The KING’S SPEECH is a brilliant film. The performances, the writing, the direction, art direction….every aspect of the film making is exquisite. It is great fun and very uplifting. But further, for our purposes, the film captures quite wonderfully most of what we at ACT of Communication® have been doing with attorneys for the past 33 years.
In helping the new King George VI (Colin Firth) overcome his stutter, the speech “specialist” Lionel Logue (Geoffrey Rush) employs a huge variety of techniques. He teaches the King the mechanics and exercises necessary to create proper diction and all the tools required for the body to create speech ….breathing, use of the tongue, lips and teeth, expanding and maximizing the lungs. All of this is well and good…yet they go further.
Interrupting the mechanical with flights of dancing and singing and cursing and yelling and opening up to make BIG SOUND and WHISPERING SOUND. Flooding the room with fresh air and walking and moving both in the room and out into the streets. With what I like to call, “this sideways approach” the King sidles up to and overcomes, conquers, reaches beyond what he thinks he can do. His conscious mind and his intuitive/instinctive self and body all work together.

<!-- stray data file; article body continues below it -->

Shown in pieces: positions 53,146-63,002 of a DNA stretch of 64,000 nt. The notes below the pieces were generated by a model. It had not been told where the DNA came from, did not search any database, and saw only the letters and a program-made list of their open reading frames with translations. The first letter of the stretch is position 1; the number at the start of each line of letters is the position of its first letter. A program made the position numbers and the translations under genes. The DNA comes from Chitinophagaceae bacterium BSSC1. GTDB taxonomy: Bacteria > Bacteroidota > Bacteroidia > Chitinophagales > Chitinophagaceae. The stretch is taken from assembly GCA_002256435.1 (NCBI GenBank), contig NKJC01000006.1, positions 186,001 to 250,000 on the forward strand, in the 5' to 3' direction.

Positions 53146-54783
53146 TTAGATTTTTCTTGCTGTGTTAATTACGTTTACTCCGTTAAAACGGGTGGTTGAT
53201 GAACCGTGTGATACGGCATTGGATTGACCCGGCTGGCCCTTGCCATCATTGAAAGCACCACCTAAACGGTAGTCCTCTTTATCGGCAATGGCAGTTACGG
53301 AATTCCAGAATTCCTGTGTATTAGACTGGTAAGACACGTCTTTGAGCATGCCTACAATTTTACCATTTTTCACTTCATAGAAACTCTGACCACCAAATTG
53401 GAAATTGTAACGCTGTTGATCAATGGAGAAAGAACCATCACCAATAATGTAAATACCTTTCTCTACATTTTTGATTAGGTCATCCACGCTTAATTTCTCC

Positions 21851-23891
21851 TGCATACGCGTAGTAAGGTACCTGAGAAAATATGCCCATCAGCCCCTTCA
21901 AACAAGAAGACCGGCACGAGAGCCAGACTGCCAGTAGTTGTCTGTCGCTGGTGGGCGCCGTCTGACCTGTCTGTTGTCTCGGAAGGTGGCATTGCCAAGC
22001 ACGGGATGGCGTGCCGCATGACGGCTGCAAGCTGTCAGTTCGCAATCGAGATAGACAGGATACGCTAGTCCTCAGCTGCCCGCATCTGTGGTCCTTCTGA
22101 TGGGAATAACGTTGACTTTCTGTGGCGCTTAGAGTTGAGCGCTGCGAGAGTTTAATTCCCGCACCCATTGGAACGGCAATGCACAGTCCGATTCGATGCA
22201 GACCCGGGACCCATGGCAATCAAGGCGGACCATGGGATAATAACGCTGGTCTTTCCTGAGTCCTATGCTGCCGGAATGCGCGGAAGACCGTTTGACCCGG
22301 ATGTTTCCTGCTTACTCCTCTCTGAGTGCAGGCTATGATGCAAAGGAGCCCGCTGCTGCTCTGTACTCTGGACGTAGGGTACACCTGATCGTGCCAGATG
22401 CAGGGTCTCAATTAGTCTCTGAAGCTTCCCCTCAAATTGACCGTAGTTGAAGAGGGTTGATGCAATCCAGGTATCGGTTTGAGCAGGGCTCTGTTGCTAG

For the past several decades we have coaxed, coached, implored, propelled attorneys beyond “what they think they can do”…past their conscious patterns and proscribed voices, gestures and mannerisms to find their full selves. The full complement of emotional, intellectual, physical expression allowing them to conquer, overcome, reach beyond what they do to what they can only imagine and sometimes beyond that.
When you see the film, don’t be surprised if you don’t recognize some of the techniques as those you have experienced with us at ACT of Communication®!
Alan’s Tip: Maximize your full power of speech and emotion and intellect, it is essential to practice and to use exercises with which you may not be familiar. Break out of your comfort zone into your full expression.
There is one scene that reminds me exactly of what happens when I work with attorneys in a witness preparation session. It is just before King George (Colin Firth) gives the big speech after overcoming so much with the help of his “coach”. He is overwhelmed. Lionel Logue (Geoffrey Rush) says, “Just talk to me.” Rush stands opposite Firth, giving him full eye contact and an open face to look at. It feels as though it is only the two of them and a microphone in the room rather than the most important, formal public speech to millions of his subjects. As if nothing matters more than this intimate exchange of words and complete acceptance of those words. It completely put me in mind of that same feeling I want the witness to have with the jurors. I have never seen a film so capture that magic moment of trust and expression as beautifully as this one.
Run, do not walk, to see this wonderful film: http://www.kingsspeech.com/
Katherine’s Tip: Make sure when your client is on the stand his/her relationship with the jurors is intimate and trusting.